The embodiment of this invention shown in FIGS. 5-8 is completely analagous to that appearing in FIGS. 1-4 described above. In FIG. 5, upper pre-cut plank 50 is superposed and aligned with identical lower plank 52, with identical narrower planks 54 and 56 therebetween in position to be joined in a vertical symmetrical stack. Adhesive 24 is applied selectively to all surfaces of planks 50. 52, 54 and 56 which are to be joined and laminated into intermediate assembly 26a shown in FIG. 6; thereafter, when adhesive 24 is set, a longitudinal cut taken through vertical axis 58 shown in FIG. 6 bisects assembly 26a into the two asymmetric mirror-image sections 60 and 62, seen after cutting in reversed position in FIG. 7. Surface 64 of section 60 and surface 66 of section 62, formed by the cutting step, may be smoothed optionally at this point or after assembly of the laminated hollow beam 72 of FIG. 8. This assembly is accomplished by applying adhesive 24 to the facing projecting edges 68 of section 60 and 70 of section 62, alignedly joining respective edges 68, 70 and holding the assembly in position until adhesive 24 has set, thus producing laminated beam 72 with interior space 74 extending throughout its entire length.
FIG. 9 illustrates laminated beam 42a, similar to beam 42 of FIG. 4 in all respects except that wood strengthening brace 76 has been added. Brace 76 is centrally disposed in interior space 44a of beam 42a and extends vertically and longitudinally therethrough in supportive contact with, and adhesively joined to the upper and lower inner surfaces defining space 44a, which is substantially bisected thereby, The addition of brace 76 to beam 42a is most readily performed at the same time that the two asymmetric mirror-image sections 30a and 32a (cf 30,32 of FIG. 3) are joined together.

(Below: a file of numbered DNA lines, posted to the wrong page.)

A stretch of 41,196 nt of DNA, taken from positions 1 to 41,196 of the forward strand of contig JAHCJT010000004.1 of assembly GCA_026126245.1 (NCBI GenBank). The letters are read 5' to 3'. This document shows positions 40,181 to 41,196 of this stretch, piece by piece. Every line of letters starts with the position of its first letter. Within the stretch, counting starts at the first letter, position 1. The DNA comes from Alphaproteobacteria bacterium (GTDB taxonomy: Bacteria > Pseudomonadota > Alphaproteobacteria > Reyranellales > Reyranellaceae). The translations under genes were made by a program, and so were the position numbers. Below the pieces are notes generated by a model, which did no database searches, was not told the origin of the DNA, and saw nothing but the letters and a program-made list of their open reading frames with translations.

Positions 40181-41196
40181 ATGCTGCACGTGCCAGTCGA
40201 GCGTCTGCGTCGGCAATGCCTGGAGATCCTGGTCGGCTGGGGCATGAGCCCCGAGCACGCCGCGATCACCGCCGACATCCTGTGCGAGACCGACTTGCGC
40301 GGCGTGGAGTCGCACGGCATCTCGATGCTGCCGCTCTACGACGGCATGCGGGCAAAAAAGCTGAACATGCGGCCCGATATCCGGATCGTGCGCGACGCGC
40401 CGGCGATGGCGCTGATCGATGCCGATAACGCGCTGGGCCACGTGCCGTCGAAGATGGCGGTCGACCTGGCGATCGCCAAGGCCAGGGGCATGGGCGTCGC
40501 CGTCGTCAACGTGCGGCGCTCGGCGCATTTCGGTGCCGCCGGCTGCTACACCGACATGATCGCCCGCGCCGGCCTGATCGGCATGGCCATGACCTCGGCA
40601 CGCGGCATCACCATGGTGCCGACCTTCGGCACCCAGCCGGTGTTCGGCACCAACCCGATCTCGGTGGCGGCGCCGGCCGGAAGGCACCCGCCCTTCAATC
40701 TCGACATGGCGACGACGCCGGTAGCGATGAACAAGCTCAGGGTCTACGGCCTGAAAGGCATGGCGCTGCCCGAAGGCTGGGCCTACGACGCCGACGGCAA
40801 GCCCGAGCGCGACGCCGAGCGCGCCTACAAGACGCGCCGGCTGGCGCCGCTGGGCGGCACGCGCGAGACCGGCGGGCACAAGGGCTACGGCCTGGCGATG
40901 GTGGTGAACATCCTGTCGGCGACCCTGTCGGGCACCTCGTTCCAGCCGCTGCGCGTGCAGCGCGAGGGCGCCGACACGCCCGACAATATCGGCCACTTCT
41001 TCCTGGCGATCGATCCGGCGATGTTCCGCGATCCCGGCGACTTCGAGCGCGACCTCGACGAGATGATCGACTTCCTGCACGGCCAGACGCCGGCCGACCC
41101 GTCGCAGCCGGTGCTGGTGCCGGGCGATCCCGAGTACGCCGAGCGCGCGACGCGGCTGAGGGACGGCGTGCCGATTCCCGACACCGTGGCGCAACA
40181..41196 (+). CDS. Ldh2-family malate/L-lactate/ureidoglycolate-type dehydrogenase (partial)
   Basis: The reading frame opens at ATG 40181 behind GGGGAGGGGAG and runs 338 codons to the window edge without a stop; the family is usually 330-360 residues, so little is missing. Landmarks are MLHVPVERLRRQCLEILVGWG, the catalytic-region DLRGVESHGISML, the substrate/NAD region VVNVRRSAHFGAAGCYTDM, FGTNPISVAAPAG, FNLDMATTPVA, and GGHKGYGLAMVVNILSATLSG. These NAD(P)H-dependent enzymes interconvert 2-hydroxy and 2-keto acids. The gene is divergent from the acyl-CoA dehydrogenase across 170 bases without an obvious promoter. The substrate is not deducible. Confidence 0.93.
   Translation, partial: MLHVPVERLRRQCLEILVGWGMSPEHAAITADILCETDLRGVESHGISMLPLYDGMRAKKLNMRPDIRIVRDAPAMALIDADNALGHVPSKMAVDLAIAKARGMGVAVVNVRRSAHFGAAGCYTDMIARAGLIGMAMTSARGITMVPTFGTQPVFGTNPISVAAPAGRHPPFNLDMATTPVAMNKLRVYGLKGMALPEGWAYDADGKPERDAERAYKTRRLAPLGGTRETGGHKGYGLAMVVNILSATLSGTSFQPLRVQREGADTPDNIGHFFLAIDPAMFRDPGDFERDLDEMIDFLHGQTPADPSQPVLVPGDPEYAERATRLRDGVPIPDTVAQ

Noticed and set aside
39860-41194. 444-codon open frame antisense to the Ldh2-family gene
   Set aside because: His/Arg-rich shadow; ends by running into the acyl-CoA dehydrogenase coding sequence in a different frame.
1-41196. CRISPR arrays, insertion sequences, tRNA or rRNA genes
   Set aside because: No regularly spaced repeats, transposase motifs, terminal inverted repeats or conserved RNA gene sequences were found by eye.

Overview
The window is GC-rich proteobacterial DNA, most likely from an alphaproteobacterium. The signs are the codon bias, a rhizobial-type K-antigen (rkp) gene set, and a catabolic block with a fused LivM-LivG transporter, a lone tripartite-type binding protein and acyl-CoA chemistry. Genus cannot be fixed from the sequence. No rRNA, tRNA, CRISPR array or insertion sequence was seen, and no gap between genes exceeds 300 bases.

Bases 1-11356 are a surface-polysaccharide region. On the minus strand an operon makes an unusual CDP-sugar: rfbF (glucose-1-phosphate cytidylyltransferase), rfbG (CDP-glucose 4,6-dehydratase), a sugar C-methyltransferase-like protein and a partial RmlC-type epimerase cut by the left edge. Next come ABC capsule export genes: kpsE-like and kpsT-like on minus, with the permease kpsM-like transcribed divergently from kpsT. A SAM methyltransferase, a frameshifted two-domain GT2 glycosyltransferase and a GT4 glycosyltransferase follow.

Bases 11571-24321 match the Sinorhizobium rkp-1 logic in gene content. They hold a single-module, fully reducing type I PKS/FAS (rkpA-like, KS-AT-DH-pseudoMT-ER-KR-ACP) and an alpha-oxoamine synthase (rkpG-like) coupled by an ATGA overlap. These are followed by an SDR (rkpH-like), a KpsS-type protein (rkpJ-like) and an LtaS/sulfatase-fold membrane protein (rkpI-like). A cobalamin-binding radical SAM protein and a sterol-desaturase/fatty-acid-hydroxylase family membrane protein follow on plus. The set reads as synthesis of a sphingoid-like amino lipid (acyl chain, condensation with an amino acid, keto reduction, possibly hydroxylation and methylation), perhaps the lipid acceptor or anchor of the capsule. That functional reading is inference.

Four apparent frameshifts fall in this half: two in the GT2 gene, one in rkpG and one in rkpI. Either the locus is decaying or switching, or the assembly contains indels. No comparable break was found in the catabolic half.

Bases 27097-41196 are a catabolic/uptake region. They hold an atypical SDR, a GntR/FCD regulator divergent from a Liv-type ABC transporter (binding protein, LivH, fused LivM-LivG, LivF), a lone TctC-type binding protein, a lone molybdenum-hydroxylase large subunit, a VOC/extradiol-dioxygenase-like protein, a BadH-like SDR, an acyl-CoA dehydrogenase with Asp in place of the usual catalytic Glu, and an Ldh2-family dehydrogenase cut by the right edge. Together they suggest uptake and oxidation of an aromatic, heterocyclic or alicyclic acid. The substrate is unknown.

In FIG. 10, laminated hollow beam 72a is similar to beam 72 of FIG. 8 in all respects except for the plurality of strengthening braces 78 positioned at intervals along the length of beam 72a and extending vertically to be in supportive contact with and adhesively joined to the upper and lower inner surfaces defining space 74a of beam 72a. As in the case of brace 76 of FIG. 9, braces 78 are most easily introduced at the time sections 60a and 62a are being brought together.
Beam 72b of FIG. 11 has its interior space 74b closed off by wood or plywood facing panel 80 fittingly and adhesively mounted at the mouth of space 74b. Clearly, end plates (not shown) of these or other materials covering the entire end face of any of the laminated beams of this invention may be substituted for panel 80. It should be understood also that insertion of insulation, strengthening materials and conduits for transmission of utilities into the beams of this invention, as disclosed and claimed in the parent application, has not been shown in the drawings but is included among the concepts of the present invention.
The preferred embodiments of this invention and the best modes now contemplated for practicing it have been fully disclosed; it will, however, be obvious to those skilled in the art that modifications, substitutions, alterations and additions may be made without departing from the invention's concepts which are limited only by the scope of the ensuing claims: